Silk canopies would continue to blossom across the sky during the Cold War. The French conducted numerous small paradrops in Indochina and Algeria in the 1950s. In 1956, Anglo-French paratroopers landed at Suez, as did Israelis in the Sinai. The U.S. 187th Regimental Combat Team dropped twice in Korea, while a battalion of the 503rd jumped over South Vietnam. U.S. Rangers paradropped into Kandahar during the 2001 U.S. invasion of Afghanistan.
Yet there would never again be another airborne assault like Operation Market-Garden. Probably the postwar battle closest to Market-Garden was Dien Bien Phu in 1954. The French parachuted and airlifted 20,000 paratroopers, Foreign Legionnaires, and ten light tanks into that isolated Vietnamese village 300 miles from the main French base at Hanoi. Like the Germans at Arnhem, the Viet Minh responded with unexpected speed, strength and far more artillery than the French outpost could muster. The result was a fifty-five-day siege that saw the French survivors march off to Communist prison camps.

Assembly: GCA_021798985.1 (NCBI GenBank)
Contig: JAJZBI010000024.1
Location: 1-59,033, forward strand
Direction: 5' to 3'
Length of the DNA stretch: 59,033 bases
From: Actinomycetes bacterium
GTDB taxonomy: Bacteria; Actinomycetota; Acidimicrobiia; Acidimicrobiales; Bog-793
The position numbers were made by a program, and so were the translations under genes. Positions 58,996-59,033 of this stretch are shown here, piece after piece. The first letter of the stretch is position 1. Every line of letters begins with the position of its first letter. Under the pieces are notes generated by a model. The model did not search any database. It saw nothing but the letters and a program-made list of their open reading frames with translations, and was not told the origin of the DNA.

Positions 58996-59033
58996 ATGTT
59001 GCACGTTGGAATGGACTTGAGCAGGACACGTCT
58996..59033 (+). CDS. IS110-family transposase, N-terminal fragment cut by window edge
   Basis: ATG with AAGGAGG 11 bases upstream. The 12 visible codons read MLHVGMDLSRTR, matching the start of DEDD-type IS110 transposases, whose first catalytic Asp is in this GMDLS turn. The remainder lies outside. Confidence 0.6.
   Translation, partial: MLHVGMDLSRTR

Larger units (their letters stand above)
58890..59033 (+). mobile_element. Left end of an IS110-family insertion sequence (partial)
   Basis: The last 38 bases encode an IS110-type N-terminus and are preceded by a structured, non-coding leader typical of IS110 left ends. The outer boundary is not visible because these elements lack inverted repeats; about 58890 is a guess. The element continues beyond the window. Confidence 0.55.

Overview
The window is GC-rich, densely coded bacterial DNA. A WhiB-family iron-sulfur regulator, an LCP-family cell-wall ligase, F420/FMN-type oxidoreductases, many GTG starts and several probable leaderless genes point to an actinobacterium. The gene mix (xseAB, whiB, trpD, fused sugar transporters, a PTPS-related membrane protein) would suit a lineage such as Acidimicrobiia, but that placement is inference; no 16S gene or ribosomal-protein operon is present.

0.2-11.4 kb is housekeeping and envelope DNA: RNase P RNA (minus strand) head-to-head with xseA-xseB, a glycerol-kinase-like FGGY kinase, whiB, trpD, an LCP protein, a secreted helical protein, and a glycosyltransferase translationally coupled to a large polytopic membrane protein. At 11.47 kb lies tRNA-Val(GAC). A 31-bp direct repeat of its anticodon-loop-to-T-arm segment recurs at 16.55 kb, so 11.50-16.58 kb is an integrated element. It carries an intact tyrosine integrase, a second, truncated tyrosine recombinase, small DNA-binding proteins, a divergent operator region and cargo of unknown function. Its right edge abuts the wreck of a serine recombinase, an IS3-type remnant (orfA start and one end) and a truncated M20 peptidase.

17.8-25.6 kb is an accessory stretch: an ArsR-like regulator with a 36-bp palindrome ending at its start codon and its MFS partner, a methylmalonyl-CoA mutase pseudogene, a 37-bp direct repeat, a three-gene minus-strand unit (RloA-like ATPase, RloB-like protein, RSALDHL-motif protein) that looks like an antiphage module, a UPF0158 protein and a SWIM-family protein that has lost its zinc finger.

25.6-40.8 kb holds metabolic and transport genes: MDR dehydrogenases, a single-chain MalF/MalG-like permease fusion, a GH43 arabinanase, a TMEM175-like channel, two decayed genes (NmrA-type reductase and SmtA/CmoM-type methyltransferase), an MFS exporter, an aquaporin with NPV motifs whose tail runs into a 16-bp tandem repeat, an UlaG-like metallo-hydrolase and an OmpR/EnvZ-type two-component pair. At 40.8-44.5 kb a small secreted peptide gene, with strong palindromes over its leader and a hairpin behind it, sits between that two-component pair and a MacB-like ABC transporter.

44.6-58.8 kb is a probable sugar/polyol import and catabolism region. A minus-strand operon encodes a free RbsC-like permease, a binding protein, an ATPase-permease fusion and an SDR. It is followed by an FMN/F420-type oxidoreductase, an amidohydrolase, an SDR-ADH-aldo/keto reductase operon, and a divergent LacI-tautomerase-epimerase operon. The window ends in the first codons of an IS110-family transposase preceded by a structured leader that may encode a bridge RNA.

For all the surprise and terror of airborne landings, and the remarkable feats accomplished by elite troops, ultimately they are lightly armed forces that are highly vulnerable to counterattacks by enemy units well armed with armor and artillery.
It is hard to imagine any nation today—except perhaps North Korea—that would willingly drop 35,000 soldiers 60 miles behind enemy lines, in the hopes that they would be relieved before being destroyed.
Market-Garden would the first—and last—army to drop from the skies.